A Medical Device Daily

Royal Philips Electronics (Amsterdam, the Netherlands) reported reaching an agreement to acquire Alpha X-Ray Technologies (Mumbai, India), a manufacturer of cardiovascular X-ray systems targeting the economy segment of the Indian market.

Upon closing of this transaction in the 4Q08, which is subject to certain contractual and other conditions such as regulatory approvals, Alpha will become part of the Cardiovascular X-ray business within Philips' Healthcare.

Financial details of this agreement were not disclosed.

"The acquisition of Alpha is another great example of how Philips continues to strengthen its industrial and commercial footprint in emerging markets," said Ronald de Jong, CEO of Emerging Markets for Philips Healthcare. "It provides us with significant presence in the high-growth economy segment for Cardiovascular X-ay systems, underlining our commitment to deliver affordable healthcare solutions in emerging markets."

Philips said that Alpha's product portfolio complements its existing high-end cardiovascular X-ray range and helps Philips to capture an even larger slice of the global 11.8 billion cardiovascular X-ray market.

"The addition of Alpha represents another significant addition to our emerging markets healthcare product portfolio, and comes on the heels of two key product introductions in India: the SureSigns VM3 patient monitor and the cost-effective Ultrasound HD15 system," said Murali Sivaraman, CEO of Philips Electronics India.

SituGen completes cord blood device trials

SituGen (Tel Aviv, Israel) reported the completion of clinical trials of its patent-pending device for the collection of umbilical cord blood.

The company said that the trials show that the device increases the number of stem cells collected by an average of 81%, to 1.51 billion total nucleated cells (TNC), compared to the world average of 0.83 billion TNC. This significantly increases the quantity of stem cells that can be transplanted into adults.

TNC is the main indicator for the quality of cord blood collected. The number of nucleated cells is a significant factor in transplantation success and is a major predictor of recovery speed after transplant, the company said.

The company said it expects FDA approval for the device by the end of the year, with European approval soon to follow.

"The results of the clinical trials are a global breakthrough in cord blood collection," says Miki Shacham, SituGen CEO. "The increase in cord blood quantity and quality collected will now enable transplants of these quality stem cells in adults with an average body weight of 65 kg. Adults comprise the majority of patients who need stem cell transplants, and today they are mostly dependent on bone marrow stem cell donations or on umbilical cord stem cells originating from several donors."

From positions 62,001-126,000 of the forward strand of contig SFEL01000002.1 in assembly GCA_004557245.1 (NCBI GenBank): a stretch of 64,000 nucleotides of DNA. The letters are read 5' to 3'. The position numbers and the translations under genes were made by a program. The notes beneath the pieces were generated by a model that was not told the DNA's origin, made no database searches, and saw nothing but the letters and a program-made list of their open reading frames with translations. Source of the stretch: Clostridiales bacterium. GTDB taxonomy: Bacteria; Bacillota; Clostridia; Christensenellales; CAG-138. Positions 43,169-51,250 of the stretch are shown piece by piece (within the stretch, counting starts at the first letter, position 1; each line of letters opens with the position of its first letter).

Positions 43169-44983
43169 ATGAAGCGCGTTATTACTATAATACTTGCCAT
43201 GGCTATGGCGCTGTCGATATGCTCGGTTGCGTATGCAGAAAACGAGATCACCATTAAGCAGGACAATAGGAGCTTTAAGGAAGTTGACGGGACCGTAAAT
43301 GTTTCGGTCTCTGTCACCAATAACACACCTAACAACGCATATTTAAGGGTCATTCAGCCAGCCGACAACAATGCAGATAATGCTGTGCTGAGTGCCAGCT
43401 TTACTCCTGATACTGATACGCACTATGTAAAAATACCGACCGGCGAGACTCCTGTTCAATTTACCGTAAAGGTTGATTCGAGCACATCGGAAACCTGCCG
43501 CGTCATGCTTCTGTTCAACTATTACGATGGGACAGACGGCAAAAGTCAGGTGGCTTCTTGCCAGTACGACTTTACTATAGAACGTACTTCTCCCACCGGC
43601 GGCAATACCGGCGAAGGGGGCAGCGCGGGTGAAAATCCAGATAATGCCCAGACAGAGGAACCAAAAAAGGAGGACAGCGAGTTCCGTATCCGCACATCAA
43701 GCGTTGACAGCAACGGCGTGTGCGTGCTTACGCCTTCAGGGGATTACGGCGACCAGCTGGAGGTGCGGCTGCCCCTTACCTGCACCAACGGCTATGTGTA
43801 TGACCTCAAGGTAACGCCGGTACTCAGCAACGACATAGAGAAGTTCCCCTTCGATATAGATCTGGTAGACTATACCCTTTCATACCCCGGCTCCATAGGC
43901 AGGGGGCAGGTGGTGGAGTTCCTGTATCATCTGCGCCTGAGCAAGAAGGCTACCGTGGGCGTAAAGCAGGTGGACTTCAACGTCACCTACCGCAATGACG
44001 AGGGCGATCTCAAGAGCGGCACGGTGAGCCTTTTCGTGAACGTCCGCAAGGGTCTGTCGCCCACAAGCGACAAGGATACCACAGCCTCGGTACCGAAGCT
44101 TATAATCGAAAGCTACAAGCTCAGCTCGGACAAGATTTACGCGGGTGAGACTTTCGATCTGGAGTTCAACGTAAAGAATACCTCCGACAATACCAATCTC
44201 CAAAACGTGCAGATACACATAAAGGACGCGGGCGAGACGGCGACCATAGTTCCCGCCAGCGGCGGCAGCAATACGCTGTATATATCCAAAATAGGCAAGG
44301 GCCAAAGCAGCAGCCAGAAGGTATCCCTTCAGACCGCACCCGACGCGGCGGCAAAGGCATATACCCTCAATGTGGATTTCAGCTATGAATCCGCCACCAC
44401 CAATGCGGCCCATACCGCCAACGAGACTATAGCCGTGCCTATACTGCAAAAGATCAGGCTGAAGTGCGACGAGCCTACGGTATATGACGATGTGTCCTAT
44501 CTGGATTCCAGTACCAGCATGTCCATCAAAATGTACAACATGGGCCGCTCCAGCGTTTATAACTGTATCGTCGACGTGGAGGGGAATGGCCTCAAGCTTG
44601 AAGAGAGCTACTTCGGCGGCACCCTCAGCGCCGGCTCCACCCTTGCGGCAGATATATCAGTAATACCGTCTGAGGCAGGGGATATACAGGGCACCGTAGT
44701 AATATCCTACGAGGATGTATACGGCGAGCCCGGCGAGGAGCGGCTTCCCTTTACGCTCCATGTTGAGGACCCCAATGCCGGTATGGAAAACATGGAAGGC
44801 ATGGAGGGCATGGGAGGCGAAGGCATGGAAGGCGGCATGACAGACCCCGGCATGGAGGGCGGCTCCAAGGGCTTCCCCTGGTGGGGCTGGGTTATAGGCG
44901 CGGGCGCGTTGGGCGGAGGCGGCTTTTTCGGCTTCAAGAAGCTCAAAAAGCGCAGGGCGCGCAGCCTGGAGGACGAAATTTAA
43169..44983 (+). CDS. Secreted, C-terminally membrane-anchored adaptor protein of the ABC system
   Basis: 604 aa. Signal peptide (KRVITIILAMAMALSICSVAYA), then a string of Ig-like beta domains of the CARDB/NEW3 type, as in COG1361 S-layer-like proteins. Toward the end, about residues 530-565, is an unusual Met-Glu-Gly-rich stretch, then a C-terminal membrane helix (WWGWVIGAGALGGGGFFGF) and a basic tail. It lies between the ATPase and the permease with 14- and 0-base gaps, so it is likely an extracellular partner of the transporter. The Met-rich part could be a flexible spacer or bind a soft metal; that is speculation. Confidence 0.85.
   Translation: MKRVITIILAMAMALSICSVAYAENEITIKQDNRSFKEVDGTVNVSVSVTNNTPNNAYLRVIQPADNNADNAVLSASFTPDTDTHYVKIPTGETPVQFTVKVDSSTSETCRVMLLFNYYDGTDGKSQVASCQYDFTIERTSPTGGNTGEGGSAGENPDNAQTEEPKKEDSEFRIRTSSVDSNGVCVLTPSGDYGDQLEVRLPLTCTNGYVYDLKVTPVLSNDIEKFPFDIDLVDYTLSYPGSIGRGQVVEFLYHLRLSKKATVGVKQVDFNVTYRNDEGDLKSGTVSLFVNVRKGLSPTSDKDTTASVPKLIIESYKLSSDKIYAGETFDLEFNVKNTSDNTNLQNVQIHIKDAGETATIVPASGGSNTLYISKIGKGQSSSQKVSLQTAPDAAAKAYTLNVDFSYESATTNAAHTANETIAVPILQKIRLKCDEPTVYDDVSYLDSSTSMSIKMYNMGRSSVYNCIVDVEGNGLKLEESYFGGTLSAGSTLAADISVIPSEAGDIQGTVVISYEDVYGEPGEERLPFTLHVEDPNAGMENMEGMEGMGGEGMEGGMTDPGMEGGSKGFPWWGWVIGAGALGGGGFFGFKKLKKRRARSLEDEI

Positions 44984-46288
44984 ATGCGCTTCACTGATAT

SituGen's says that the device is disposable and needle-free, relieving the bottleneck effect created by applying a needle to collect the blood from the cord's vein. The device is in full accordance with all the requirements set for all umbilical cord blood collection devices. It is also suitable for operating rooms and caesarean sections.

Following successful completion of clinical trials, SituGen is preparing to manufacture and market the device to cord blood banks worldwide. In addition, it will continue R&D in the stem cell and cord blood fields, focusing on blood coagulation aspects in the umbilical cord and the placenta, in pregnancy and birth.

CoveValve completes ReValving system cases

CoreValve (Irvine, California) reported that five clinical evaluation sites — two in New Zealand and three in Australia — have completed their first series of proctored cases using the company's proprietary ReValving system for percutaneous aortic valve replacement, featuring a porcine pericardium valve mounted in a self-expanding frame.

During a 12-day period, 24 patients at hospitals in Auckland, Brisbane, Melbourne, Sydney and Hamilton underwent successful percutaneous aortic valve replacement with the system. These hospitals are participating in a clinical evaluation registry as required for market clearance in Australia and New Zealand.

CoreValve says that, to date, more than 1,500 patients at 75 sites worldwide have now received a ReValving bioprosthesis since the CE mark was issued for the system.

GE unit funds sale and leaseback financing

GE Healthcare Financial Services (Chicago) said it has provided a $10 million sale and leaseback financing to Catholic Medical Center (CMC; Seoul, South Korea), one of the largest hospital chains in South Korea.

The company said it will use the financing to lease back various equipment, including electronics, medical equipment and furniture for its new hospital and cancer center.

CMC's eight hospitals are in Seoul, Kyunggi and other provinces, with a bed count of 4,878. It is building a new cancer center in Seoul, which will increase the bed number to 5,678 by 2009.

It reported a total number of outpatients of 4.5 million, with a 90% bed occupancy ratio in 2007. Catholic Foundation's total revenue reached $1 billion in 2007, with more than $1.2 billion TNW.